- There was not an agreement regarding the inclusion of the private sector, since some delegations expressed their concern in that respect.
9. International cooperation should only be linked to the realization of social, economic, and cultural rights of the convention.,
- There was not agreement as to the inclusion of this principle, since many delegations considered that in view of the hybrid nature of many of the provisions in the convention all of them could benefit from international cooperation, and it would be difficult to distinguish and select which ones are or are not relevant to the disposition on international cooperation.
- Some delegations considered it important to include this principle, in light of the precedents of other human rights treaties.
* One delegation requested that the possibility of including a reference to the progressive realization of economic, social and cultural rights be included in the context of a provision on international cooperation. It was generally agreed that in the light of the discussions on article 4 of the draft convention on that same issue, the proposed reference could not be necessary if a general provision on progressive realization were to be agreed in draft article 4.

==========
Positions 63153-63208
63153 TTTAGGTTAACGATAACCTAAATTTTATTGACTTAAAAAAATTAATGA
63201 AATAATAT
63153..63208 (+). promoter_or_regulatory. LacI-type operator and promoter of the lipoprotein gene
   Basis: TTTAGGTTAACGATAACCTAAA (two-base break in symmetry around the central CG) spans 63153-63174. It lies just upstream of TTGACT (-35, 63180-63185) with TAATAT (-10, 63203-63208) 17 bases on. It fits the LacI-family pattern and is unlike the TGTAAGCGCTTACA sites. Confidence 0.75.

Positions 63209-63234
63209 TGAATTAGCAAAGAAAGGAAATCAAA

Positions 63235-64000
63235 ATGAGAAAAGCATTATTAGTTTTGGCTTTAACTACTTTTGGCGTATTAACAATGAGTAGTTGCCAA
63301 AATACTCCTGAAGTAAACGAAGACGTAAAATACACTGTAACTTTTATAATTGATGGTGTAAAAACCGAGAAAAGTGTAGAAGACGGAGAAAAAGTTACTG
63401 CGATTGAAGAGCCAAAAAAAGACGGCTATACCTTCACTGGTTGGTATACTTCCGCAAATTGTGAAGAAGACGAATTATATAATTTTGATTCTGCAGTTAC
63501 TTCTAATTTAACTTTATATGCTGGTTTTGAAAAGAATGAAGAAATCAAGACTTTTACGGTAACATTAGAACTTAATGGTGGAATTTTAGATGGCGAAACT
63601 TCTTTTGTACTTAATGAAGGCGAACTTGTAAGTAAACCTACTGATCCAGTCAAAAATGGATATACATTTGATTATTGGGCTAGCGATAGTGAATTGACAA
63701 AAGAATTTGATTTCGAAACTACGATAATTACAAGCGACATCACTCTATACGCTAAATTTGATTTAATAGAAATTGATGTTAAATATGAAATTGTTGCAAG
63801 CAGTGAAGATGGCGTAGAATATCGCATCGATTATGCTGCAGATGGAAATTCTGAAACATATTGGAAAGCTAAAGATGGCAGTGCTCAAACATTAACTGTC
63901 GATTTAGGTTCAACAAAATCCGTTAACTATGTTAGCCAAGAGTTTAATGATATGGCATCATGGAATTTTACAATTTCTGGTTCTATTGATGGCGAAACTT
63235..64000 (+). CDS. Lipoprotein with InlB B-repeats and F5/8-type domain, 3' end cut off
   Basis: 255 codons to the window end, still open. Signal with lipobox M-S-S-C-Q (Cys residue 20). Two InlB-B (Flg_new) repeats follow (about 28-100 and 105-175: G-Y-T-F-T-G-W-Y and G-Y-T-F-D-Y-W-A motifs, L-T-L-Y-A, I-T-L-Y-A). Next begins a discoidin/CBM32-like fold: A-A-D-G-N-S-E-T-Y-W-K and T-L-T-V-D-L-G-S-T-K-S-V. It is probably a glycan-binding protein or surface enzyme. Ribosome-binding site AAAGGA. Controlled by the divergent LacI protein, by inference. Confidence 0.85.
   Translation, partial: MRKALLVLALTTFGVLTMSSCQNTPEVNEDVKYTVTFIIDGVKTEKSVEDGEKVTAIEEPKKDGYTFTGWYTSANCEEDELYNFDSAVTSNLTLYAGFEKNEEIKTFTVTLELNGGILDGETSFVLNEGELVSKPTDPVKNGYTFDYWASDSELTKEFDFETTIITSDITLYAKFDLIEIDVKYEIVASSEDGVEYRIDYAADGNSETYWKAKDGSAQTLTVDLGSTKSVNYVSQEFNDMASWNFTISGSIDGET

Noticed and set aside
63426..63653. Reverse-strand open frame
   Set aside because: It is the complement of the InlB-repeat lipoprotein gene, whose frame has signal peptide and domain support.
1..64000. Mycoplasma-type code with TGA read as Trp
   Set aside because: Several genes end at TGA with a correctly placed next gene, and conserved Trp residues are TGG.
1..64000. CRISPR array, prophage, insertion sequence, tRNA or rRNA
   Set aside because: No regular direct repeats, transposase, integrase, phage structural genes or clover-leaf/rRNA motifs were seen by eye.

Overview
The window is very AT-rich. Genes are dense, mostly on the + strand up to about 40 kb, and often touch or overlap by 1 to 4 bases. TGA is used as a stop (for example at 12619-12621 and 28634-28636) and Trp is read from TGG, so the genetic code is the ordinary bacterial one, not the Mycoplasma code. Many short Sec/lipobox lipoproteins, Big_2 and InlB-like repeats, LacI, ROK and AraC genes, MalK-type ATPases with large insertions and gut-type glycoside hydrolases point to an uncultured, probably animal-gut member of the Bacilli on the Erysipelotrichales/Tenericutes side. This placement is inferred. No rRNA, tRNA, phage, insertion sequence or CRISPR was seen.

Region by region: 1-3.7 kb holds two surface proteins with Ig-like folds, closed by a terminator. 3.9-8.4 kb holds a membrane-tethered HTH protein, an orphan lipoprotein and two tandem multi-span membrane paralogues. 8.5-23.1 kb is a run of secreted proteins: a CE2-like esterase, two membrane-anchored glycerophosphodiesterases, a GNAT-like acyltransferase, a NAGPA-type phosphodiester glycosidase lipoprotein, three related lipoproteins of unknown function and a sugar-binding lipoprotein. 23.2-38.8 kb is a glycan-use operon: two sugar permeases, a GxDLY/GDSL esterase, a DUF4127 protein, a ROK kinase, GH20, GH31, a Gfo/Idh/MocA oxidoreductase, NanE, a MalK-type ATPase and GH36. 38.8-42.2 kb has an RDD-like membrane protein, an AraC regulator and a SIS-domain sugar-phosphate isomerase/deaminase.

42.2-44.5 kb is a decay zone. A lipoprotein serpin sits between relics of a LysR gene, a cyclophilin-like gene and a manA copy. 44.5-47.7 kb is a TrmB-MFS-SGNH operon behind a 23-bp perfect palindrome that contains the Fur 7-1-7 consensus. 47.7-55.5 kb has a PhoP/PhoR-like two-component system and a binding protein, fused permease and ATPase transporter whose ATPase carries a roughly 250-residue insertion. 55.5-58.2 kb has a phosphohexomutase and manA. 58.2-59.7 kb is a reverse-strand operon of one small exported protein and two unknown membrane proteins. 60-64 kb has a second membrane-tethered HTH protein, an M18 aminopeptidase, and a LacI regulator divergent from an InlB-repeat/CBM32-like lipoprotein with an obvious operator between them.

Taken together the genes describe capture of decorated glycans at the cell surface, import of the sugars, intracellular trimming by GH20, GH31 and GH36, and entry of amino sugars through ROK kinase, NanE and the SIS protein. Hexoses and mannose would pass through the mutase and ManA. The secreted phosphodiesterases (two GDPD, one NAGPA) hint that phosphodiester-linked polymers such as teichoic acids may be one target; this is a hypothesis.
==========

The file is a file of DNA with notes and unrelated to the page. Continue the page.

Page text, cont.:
INTERNATIONAL DISABILITY CAUCUS
Chairman’s text as amended by the IDC
(JUSTIFICATION: The IDC underlines both, the necessity of the mainstreaming of all International Cooperation policies and programs, and the need of having specific programs that address the needs of people with disabilities. Moreover, we encourage including a provision that particularly mentions the appropriate use of existing funds for international cooperation: no International Cooperation funding should be used to create barriers for disabled people.
Programmes of international co-operation should always take full account of the interests of persons with disabilities.
PROPOSAL FOR ARTICLE 32
States Parties shall undertake international cooperation to fulfill the obligations arising from this Convention to ensure the full inclusion of persons with disabilities in all areas of society on an equal basis with others. States Parties agree that representative organizations of persons with disabilities will be consulted and participate in the design, development, implementation and evaluation of international cooperation projects, also by ensuring that existing and future resources in the realm of international cooperation and other aid efforts are utilized to implement the purposes of the present Convention.